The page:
Sponsored Post: NJ EDA's New CoVest Fund Makes Sense for Startups Seeking Funds to Bridge from Product Development to Commercialization

Photo: David Sorin of McCarter & English Photo Credit: Courtesy McCarter & English
David Sorin of McCarter & English | Courtesy McCarter & English

[Sorin is an office managing partner and cochair of the Venture Capital & Emerging Growth Companies practice at McCarter & English.]

The New Jersey Economic Development Authority (EDA) continues to innovate and create new mechanisms and programs to support the tech, tech-enabled and life science entrepreneurs, inventors and enterprises so critical to the state and surrounding region.  

From coworking, accelerator and incubator opportunities, to investment support of a number of venture funds, to matching-dollar programs and unique tax incentives that enable tech companies to sell their unused Net Operating Losses (as a form of non-dilutive financing), to programs that encourage angel investors to invest in N.J. companies—with the new CoVest Fund, the EDA has again demonstrated its commitment to the state’s economic development, job creation and retention and wealth accretion. 

While no single investment vehicle or program is a panacea capable of meeting all of the disparate needs for capital resources of our burgeoning tech and life science enterprises, the CoVest Fund offers a unique solution for access to capital for early-stage and emerging-growth companies. 

In this instance, the EDA is helping companies build that all-important bridge from product development to actual commercialization.  It is precisely at this sensitive juncture when many entrepreneurs experience a dearth of capital and too few financing options.  This funding vehicle makes a lot of sense for those enterprises that might otherwise seek venture debt or some combination of debt and equity resources, and that need an additional source to complete such a funding round.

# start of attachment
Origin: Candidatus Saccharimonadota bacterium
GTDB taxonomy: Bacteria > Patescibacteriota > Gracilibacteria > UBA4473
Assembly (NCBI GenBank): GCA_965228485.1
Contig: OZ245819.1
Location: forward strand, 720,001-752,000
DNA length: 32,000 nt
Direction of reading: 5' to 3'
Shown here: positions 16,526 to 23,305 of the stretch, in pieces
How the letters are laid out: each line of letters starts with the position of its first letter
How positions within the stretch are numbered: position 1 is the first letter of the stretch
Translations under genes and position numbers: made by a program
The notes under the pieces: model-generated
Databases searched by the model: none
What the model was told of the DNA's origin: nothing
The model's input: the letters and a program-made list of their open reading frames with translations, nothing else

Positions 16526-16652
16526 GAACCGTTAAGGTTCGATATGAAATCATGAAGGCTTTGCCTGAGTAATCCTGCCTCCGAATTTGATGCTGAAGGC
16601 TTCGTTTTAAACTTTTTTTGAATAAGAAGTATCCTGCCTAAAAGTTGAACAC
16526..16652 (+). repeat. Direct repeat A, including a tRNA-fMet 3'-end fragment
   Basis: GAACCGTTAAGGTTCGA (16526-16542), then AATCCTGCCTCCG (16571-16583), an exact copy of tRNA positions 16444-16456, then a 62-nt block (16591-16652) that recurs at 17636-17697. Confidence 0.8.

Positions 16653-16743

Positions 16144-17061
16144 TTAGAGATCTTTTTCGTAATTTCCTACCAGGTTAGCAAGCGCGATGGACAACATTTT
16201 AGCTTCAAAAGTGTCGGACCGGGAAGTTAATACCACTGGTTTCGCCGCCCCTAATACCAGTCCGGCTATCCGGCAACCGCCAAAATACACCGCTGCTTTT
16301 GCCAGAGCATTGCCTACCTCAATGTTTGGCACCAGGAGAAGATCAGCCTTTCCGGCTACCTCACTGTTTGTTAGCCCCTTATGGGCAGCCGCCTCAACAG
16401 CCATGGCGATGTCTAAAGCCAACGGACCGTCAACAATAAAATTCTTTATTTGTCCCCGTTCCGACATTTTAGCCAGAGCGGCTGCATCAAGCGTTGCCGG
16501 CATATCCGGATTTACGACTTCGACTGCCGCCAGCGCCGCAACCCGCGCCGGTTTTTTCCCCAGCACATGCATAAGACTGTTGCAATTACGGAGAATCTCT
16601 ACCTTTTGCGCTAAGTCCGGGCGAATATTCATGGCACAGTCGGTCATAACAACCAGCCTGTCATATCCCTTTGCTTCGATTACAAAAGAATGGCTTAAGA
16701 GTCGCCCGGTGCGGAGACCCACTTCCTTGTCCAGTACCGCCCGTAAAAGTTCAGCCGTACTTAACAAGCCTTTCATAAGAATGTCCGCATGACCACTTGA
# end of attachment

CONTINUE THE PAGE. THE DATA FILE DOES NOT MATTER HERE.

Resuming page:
Similar to venture debt mechanisms for companies that are at the initial or early stages of commercialization, the CoVest Fund offers a debt solution in the form of convertible notes and a warrant kicker, with the obligations secured by a lien on the intellectual property assets of the company.   

Of course, debt solutions, especially secured debt, offer some unique challenges and risks to a company, including debt-service obligations and the possible loss of mission-critical technology assets in the event of default.  The EDA’s CoVest Fund mitigates these risks with a below-market interest rate and highly favorable, extended payment terms that provide companies with long-term debt (10-year maturity) and seven years without repayment requirements, thereby providing companies with an ample amount of time for their commercialization efforts to take hold and result in positive cash flow to service the debt.  

Given the reality of limited capital resources suffered by virtually all developing technology and life science companies, I am pleased to see the EDA continuing to build on its positive track record of doing as much as it can to meet the needs of such companies with solutions applicable throughout their development and maturation periods.

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